Seizures Following Parasitic Infection Associated With Brain Swelling

Ruzanna Harutyunyan's picture
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A new study by National Institute of Allergy and Infectious Diseases (NIAID) scientist Theodore E. Nash, M.D., and colleagues provides strong evidence associating seizures with areas of brain tissue swelling in people infected by a parasitic tapeworm. The swellings, called perilesional edemas, form around dead, calcified cysts that result when larvae of Taenia solium tapeworms lodge in the brain.

The illness caused by T. solium infection—neurocysticercosis—is the most common cause of adult-onset seizures and epilepsy in developing countries where the tapeworm is endemic. Brain scans of individuals with this parasitic infection frequently show calcified cysts, but the clinical significance of perilesional edema around these calcifications and whether such edema is associated with seizures was not known.

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The research was conducted in collaboration with Hector H. Garcia, M.D., in Lima, Peru. Dr. Nash, Dr. Garcia and their co-investigators studied 110 people with calcified cysts and a history of seizures. Between 1999 and 2006, 29 study participants had a seizure; of these, 24 were assessed by magnetic resonance imaging (MRI) within 5 days of the seizure.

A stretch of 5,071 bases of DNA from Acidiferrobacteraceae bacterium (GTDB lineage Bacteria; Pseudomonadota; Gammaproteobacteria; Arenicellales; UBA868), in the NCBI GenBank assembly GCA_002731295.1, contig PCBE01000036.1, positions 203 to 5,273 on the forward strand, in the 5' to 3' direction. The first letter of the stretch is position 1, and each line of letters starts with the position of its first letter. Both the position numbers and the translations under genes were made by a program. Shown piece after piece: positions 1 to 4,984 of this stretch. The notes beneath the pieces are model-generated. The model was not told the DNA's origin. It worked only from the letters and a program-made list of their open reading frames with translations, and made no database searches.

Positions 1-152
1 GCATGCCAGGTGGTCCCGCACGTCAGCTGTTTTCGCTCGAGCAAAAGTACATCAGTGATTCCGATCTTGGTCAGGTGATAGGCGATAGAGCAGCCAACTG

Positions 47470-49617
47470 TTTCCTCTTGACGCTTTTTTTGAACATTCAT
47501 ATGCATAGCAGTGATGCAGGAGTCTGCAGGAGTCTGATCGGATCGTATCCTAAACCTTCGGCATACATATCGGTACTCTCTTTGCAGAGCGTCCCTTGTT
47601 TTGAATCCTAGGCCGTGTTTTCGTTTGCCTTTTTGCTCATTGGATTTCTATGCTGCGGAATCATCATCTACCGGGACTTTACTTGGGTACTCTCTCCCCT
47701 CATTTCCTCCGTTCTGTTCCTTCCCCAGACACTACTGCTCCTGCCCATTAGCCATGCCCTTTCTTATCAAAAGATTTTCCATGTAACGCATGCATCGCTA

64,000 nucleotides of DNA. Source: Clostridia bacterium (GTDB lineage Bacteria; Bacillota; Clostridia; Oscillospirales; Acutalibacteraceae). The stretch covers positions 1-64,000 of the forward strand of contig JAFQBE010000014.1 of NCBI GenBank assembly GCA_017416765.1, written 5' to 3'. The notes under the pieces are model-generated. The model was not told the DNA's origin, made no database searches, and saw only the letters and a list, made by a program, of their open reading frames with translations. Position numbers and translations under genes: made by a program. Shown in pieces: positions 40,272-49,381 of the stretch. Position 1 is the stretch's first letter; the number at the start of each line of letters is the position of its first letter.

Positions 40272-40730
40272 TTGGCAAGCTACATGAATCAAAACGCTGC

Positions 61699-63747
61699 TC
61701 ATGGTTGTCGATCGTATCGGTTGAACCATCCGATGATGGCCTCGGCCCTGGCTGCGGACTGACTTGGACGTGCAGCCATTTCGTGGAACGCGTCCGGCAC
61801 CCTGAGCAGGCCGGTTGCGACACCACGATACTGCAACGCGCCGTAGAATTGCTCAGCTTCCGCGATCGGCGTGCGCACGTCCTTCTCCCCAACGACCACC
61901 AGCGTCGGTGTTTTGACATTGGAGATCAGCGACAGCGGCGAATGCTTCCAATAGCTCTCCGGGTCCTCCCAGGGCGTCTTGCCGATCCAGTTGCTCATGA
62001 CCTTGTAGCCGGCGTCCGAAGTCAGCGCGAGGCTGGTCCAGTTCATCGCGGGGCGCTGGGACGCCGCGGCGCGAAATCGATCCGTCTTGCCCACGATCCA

Perilesional edema was seen on MRI in 50 percent of cases (12 out of 24 patients)—a strong association between edema and seizure relapse. In a control group of patients with infection but without an incident seizure while enrolled in the study, only 9 percent (2 of 23 cases) had perilesional edema.

The scientists conclude that perilesional edema is common and is associated with episodic seizure activity in people who have calcified T. solium cysts. Since perilesional edema is not found in most common diseases causing seizures, its presence here suggests a different mechanism as a cause. Therefore, seizures due to T. solium infection may be preventable and treatable in novel ways including with agents that control this type of inflammation.

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